Tuesday, 10 April 2018

World Building - a guest post by David Wiley author of Monster Huntress

A guest post by David Wiley

When I sat down to write Monster Huntress, I didn’t know much about the world in which it was taking place. I knew the type of world I wanted, but it transformed and evolved over the course of revisions, always growing either in size or in the details. While the story of Monster Huntress visits only a small portion of the world I’ve created, there are some lessons I’ve learned from J.R.R. Tolkien that have had a ripple effect toward my approach to worldbuilding. The biggest of those lessons was to provide the promise of something greater.

What I mean by that is there is something more out there beyond what the reader is experiencing. There is a larger world, other events going on. There is a rich history, filled with named heroes and battles and events that can be referred to over the course of the book. The reader doesn’t need to know what the Wizard Wars were, for instance, but knowing that there was some massive war hundreds of years ago is important to provide the experience of an aged world. After all, we still refer back to events and wars that waged hundreds, and thousands, of years ago. The same will hold true in a fantasy book, unless it is a newly-formed world. Even new civilizations likely stemmed from somewhere with a history on that world.

Some writers might take the “cut it” approach to those things, and my own editor prodded at some of those. I took a few out but kept others, because I wanted to provide depth to the world - it has a history, after all, even if I haven’t written it yet. It opens the door for significant events to be explored later in shorter forms of fiction, or even a spin-off book that covers some of those things.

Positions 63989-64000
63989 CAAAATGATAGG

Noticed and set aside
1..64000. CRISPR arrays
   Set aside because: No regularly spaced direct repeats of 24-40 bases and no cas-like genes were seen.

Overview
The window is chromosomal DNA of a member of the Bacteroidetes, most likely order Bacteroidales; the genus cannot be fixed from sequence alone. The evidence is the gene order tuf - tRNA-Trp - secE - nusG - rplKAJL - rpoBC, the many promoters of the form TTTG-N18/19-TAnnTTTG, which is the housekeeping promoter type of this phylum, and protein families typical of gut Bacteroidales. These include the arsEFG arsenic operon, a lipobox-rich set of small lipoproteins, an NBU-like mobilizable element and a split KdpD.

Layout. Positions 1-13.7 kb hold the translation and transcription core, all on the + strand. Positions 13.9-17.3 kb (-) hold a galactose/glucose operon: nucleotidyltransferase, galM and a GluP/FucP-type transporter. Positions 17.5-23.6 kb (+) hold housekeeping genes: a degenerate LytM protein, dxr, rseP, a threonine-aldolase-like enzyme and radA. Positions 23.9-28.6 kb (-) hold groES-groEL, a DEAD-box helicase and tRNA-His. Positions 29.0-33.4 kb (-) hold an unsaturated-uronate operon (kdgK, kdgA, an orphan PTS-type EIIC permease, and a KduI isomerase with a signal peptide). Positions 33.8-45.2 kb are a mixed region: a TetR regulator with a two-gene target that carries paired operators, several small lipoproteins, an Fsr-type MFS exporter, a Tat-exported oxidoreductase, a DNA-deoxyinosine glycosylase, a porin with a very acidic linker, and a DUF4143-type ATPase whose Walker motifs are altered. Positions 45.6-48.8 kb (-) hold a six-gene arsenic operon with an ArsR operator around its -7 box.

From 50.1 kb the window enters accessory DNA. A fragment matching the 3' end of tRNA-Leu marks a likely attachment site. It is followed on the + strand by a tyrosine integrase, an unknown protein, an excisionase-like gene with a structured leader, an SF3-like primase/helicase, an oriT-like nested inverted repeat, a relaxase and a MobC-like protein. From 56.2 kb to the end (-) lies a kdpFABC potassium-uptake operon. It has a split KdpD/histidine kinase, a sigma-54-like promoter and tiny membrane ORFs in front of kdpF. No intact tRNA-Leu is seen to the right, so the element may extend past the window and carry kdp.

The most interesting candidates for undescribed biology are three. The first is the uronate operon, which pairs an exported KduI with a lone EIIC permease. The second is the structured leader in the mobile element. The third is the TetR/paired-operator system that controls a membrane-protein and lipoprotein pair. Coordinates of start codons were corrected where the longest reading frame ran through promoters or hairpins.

There is a scene in the book where Ava comes across a statue of four famous, yet nameless, heroes from the past. Here is the small scene:

The landmark of her journey, a tall statue made from an aquamarine granite, loomed just ahead. Its features were smooth and worn from the weather, their individual faces indistinguishable, but she could still make out the original image carved by the sculptor. It was depicting a trio of men and one woman, a party of unnamed individuals that performed heroic deeds long ago during the Wizard Wars. When Ava was close enough she could read the short inscription at the base of the statue which read: "These four warriors fought to maintain the balance in the world. They fought bravely and their sacrifice for the side of the Light will forever be remembered." The rest of the words had been worn down to the point where they were no longer legible.
Ava sat in her saddle and contemplated the deeds of these bold warriors from the past. Had they not acted perhaps the world would be radically different than the world she was living in now. It was clear, from the inscription that remained, that these four were important in shaping history.

This scene was much longer, originally, giving some physical descriptions and some speculations on their individual roles. Yet I like the concise nature here. It gives you enough to emphasize their importance in making the world like it is, yet doesn’t steal the scene away from the main character. Look for more worldbuilding scenes like this to appear as the world I’ve built continues to grow. After all, Monster Huntress is set in a world with 13 kingdoms. By the end of book one, she’s only set foot into two of them, so the possibility for growth is quite large as she goes on more adventures in the Young Huntress Series.

Want to get started on Monster Huntress? Grab a copy today! 

Want to learn more about the world I’ve built? Check out the earlier stops on the tour and meet some of the characters!

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